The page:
The Mayan city of Tulum is not as large as other Mayan sites in the Yucatan, but it is certainly one of the most well preserved and picturesque. A visit to this magical Mayan city on the Caribbean Coast will have you feeling like Indiana Jones. As you explore the ancient ruins of Tulum, you will begin to see what a true treasure Tulum is. Although you are not able to climb the ruins themselves, the trail paths do allow you to get up close and personal with the amazing craftsmanship that went into building this Mayan city by the sea.
Travel Tips for the Archaeological
- Arrive early, before the tour groups. This will allow you to get close to the ruins, and enjoy the famous beach before the throngs of tourists takeover.
- Don’t forget to bring pesos for admission, parking, tours, and craft souvenirs which can only be purchased in local currency.
- Stay hydrated, and bring a bottle of water or two along for the adventure.
- Bring your swimsuit along on your tour of the ruins, and take a dip in the cool Caribbean waters that line the ruin’s beautiful beaches.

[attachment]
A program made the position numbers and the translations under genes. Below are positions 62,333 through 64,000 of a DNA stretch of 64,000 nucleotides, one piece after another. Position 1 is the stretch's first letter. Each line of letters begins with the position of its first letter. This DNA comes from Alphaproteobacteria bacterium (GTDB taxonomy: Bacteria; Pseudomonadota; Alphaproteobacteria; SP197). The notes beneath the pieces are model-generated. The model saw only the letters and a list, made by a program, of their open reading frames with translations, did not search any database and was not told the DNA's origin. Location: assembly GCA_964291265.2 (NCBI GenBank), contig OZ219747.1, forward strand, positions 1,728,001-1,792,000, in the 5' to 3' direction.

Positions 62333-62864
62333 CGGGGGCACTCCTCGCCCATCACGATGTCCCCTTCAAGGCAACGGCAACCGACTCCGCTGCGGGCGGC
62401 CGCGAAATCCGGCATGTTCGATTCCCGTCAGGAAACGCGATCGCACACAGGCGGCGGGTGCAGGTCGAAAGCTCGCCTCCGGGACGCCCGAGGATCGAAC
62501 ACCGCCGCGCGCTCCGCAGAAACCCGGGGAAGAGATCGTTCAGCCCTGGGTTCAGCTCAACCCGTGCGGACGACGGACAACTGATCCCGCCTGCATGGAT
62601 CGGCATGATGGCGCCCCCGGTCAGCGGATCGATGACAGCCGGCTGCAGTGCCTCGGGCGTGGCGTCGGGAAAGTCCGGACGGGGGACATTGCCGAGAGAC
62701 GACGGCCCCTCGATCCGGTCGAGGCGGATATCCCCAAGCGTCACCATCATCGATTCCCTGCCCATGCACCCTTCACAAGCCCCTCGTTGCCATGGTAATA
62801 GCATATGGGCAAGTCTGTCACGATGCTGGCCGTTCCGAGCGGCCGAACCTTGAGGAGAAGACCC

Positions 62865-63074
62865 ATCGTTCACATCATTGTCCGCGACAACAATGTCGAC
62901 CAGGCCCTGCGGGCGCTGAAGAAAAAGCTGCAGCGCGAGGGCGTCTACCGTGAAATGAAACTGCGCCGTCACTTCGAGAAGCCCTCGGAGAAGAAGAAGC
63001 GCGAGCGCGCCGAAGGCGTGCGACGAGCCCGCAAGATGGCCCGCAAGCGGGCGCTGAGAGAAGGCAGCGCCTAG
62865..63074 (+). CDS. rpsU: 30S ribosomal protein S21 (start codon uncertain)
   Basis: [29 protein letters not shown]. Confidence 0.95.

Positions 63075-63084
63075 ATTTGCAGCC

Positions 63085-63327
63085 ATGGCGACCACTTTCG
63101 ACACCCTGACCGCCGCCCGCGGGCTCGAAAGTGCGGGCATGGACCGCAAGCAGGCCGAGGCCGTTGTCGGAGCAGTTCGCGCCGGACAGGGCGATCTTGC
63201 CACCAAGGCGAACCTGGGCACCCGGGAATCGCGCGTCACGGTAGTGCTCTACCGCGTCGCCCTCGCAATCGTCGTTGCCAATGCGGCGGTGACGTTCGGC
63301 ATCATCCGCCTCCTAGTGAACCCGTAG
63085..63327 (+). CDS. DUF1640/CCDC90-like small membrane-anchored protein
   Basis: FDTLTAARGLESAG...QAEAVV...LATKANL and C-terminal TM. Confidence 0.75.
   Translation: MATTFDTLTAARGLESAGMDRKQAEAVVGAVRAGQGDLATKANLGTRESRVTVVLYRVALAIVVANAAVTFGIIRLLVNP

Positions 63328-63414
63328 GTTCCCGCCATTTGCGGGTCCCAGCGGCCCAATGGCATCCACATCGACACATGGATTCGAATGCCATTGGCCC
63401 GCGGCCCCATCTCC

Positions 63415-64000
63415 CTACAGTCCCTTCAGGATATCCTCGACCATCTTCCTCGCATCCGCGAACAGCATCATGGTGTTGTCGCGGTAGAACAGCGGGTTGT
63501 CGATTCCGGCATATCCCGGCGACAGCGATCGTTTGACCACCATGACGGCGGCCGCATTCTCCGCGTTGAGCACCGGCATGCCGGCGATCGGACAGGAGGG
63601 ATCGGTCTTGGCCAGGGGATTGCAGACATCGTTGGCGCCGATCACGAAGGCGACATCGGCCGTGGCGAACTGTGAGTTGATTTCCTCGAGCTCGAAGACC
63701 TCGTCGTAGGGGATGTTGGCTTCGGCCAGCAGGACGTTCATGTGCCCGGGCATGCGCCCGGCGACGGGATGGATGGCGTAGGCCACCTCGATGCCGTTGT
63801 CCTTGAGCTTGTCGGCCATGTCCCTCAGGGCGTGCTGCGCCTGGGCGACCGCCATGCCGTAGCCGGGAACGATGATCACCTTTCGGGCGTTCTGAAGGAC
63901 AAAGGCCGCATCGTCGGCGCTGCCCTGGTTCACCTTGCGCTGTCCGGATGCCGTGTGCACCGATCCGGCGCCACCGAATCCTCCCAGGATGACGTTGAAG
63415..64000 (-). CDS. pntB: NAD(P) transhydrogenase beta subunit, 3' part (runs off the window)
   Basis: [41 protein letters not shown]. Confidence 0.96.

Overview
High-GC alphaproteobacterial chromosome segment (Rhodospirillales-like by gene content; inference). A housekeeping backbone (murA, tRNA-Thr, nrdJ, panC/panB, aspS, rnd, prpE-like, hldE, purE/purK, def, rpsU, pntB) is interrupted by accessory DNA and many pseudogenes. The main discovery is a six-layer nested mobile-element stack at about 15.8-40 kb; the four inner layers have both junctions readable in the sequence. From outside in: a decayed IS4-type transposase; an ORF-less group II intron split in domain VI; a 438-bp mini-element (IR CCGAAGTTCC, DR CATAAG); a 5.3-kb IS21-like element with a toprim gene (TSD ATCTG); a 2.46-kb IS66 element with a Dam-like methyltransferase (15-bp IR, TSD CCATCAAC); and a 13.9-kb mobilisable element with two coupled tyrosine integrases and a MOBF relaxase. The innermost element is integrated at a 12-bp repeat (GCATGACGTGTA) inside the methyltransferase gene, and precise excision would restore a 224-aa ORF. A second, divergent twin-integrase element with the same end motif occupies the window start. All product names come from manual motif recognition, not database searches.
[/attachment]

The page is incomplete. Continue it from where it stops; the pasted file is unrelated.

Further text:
- Watch out for sea turtles, and their nests along the protected beaches of Tulum.
If you are looking for a bohemian style vacation with plenty of sun, sand, and sea then Tulum beach is the perfect destination for your next trip.
There are a number of rustic beachside eco-resorts and boutique hotels situated along Beach Road in Tulum which has consistently been ranked as the best beach in Mexico year after year, and eco-tourism is extremely popular in this region. You will not find your typical big box hotels, all-inclusive resorts, or chain restaurants on Beach Road. Also missing from the famous Beach Road landscape are the atrocious site of power lines. In Tulum Beach, you will find none.
With the removal of the modern
conveniences annoyances like telephones, televisions, and internet connections comes a peacefulness that is welcomed with open arms. When is the last time you were able to carry on a conversation with your friends or significant others that didn’t involve background noise of some kind? In Tulum, you will find yourself easily falling asleep to the rocking of the ocean waves as they crash onto Tulum’s beaches or the relaxing sounds of the nature that surrounds you.
Accommodations in this boho-chic region range from $40 – $400+ (USD) per night. You can have your pick of anything from beachside cabanas to suites. If you are lucky, whatever accommodations you select will feature ample mosquito netting. You are in the jungle after all!
Encantada – Beach Road, Tulum, Mexico – (650) 212-6782